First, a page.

if ( !ds.search(addr)) {
      Serial.print("No more addresses.\n");
      ds.reset_search();
      return;
  }

  Serial.print("R=");
  for( i = 0; i < 8; i++) {
    Serial.print(addr[i], HEX);
    Serial.print(" ");
  }

  if ( OneWire::crc8( addr, 7) != addr[7]) {
      Serial.print("CRC is not valid!\n");
      return;
  }

  if ( addr[0] != 0x12) {
      Serial.print("Device is not a DS2406 family device.\n");
      return;
  }
  ds.reset();                  //reset bus
  ds.select(addr);             //select device previously discovered
  ds.write(0x55);              //write status command
  ds.write(0x07);              //select location 00:07 (2nd byte)
  ds.write(0);                 //select location 00:07 (1st byte)
  ds.write(0x1F);              //write status data byte (turn PIO-A ON)
  Serial.print ("VALUE=");     //read CRC16 of command, address and data and print it; we don't care
  for ( i = 0; i < 6; i++) {
 data[i] = ds.read();
   Serial.print(data[i], HEX);
 Serial.print(" ");
 }
  ds.write(0xFF,1);            //dummy byte FFh to transfer data from scratchpad to status memory, leave the bus HIGH
  delay(2000);                 //leave the things as they are for 2 seconds
  ds.reset();
  ds.select(addr);
  ds.write(0x55);
  ds.write(0x07);
  ds.write(0);
  ds.write(0x3F);              //write status data byte (turn PIO-A OFF)
  Serial.print ("  VALUE=");
  for ( i = 0; i < 6; i++) {
 data[i] = ds.read();
    Serial.print(data[i], HEX);
 Serial.print(" ");
 }
  ds.write(0xFF,1);
  delay(2000);
}

I'd like to find the culprit, anyway for my project it's enough to bring the voltage down enough to reach the threshold value, which is 2.3V @ 100uA for L298 and 3.0V @ 3.0mA for solid state relays...of course this can work if these devices haven't a big tolerance. can I do this with just a few resistors?
« Last Edit: March 24, 2009, 07:05:27 am by agentsmith » Logged

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I tried different values for PIO-A pull-up resistors but when I measure voltage between +5V and PIO-A it's always +5V or +4.6V, the difference is exactly the sink voltage which is strange.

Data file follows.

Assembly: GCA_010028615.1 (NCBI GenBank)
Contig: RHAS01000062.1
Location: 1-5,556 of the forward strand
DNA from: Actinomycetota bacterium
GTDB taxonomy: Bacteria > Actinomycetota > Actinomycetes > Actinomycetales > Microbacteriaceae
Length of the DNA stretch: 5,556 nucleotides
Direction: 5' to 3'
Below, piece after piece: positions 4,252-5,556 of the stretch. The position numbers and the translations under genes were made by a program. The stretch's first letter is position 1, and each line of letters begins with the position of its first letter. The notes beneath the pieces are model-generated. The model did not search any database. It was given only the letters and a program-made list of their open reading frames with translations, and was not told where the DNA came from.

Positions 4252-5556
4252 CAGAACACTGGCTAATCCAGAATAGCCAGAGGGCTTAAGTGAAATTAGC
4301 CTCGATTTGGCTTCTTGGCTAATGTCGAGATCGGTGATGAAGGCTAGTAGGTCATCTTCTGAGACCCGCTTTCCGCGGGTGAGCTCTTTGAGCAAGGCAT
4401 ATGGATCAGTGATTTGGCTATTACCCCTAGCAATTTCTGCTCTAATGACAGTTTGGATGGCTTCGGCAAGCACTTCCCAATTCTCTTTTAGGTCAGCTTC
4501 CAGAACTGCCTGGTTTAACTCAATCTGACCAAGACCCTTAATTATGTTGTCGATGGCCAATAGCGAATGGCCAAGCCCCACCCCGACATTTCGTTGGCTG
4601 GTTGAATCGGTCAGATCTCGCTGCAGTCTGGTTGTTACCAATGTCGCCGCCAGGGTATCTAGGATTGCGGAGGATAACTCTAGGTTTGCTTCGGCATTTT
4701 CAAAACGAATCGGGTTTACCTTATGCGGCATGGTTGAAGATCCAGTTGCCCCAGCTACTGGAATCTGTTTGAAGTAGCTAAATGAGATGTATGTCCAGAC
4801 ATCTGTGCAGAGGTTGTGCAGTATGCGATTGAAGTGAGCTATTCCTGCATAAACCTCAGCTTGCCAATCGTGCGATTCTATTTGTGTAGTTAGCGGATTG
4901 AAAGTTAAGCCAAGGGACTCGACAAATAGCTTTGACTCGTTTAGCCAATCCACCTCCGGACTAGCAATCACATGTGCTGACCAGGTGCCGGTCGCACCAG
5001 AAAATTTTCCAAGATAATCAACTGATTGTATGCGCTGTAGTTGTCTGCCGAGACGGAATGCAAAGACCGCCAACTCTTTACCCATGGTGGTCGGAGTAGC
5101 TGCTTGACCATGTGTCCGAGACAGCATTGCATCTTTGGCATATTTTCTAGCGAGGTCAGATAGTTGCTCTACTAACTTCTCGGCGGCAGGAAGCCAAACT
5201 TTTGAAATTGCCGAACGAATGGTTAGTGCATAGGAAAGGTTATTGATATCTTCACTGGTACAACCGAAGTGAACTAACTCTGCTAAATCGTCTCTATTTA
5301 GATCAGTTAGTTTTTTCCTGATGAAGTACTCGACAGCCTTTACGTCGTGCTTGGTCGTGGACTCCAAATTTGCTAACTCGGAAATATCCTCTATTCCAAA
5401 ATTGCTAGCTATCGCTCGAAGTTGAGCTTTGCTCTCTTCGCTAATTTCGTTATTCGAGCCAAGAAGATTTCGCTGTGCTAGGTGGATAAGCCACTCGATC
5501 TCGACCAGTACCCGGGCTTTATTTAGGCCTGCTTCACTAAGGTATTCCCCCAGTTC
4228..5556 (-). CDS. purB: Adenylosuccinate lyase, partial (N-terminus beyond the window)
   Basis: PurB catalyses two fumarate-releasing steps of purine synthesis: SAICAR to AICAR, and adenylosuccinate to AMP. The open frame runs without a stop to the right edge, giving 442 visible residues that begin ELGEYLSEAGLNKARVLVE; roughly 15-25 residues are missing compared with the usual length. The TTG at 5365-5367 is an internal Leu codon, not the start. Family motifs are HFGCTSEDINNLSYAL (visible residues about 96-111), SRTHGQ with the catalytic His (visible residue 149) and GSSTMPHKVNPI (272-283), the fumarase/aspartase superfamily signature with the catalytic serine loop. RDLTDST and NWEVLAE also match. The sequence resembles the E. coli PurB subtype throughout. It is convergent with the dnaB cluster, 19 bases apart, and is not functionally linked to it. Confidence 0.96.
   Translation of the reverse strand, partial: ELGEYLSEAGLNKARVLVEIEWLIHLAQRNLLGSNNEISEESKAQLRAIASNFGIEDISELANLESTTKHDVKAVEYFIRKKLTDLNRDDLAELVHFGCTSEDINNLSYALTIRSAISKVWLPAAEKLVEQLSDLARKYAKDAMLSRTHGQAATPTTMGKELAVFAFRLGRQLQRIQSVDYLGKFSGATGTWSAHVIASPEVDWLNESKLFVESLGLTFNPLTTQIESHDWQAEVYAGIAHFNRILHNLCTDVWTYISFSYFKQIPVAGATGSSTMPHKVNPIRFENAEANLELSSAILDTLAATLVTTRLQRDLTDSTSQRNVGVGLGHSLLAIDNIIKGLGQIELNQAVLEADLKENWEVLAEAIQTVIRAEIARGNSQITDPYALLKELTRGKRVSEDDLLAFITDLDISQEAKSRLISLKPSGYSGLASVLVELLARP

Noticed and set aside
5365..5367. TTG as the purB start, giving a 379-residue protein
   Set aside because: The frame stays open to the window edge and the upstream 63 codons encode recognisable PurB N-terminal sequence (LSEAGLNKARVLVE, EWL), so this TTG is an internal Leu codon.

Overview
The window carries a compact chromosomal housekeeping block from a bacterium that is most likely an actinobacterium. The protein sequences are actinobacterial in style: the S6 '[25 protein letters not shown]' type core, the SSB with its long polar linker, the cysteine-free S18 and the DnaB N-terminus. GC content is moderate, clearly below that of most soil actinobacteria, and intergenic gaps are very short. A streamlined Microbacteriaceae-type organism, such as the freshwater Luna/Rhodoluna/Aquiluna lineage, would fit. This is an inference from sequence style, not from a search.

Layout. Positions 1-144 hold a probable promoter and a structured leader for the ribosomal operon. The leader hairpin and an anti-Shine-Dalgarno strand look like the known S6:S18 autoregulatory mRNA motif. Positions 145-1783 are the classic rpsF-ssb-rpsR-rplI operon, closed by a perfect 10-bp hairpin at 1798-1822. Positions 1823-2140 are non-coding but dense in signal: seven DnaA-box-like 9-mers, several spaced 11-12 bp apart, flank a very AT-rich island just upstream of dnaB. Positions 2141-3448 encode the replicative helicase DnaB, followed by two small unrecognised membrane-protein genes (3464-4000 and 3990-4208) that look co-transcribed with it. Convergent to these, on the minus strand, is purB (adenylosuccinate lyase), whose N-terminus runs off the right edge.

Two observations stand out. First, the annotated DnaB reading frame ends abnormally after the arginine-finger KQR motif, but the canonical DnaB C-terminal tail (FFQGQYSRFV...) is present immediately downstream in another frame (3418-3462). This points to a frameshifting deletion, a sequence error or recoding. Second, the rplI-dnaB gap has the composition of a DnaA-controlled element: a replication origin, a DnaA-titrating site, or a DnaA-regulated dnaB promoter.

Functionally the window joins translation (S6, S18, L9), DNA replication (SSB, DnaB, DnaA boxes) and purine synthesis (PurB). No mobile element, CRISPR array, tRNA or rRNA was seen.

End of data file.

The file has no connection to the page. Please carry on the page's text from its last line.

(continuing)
This is the bit that is wrong. You should not see this. As you are seeing it then it suggests that you have something wrong with your implementation.

That last schematic is right although maybe 2K2 pull ups in place of 4K7 but that shouldn't matter. So you have to find out what you are doing wrong. I have used these devices (although not on an arduino but that does not matter) and you will get the full logic swing if your hardware is implemented correctly.
Double check that you have identified the correct pins for the package you have.
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The circuit looks correct as labeled. I did not compare the pinout that you drew with
the datasheet.

The pull-up values look OK. I would have gone with 10K values but 4.7K should work
fine.

The circuit, as shown, should give you 5V and 0.4V. Since it is not I would not
use it as is. There is something basic that is wrong (which is difficult to troubleshoot remotely).  Either the pinout is wrong, you are not making good connections, the software is not setting up the PIO properly or the device is bad.

(* jcl *)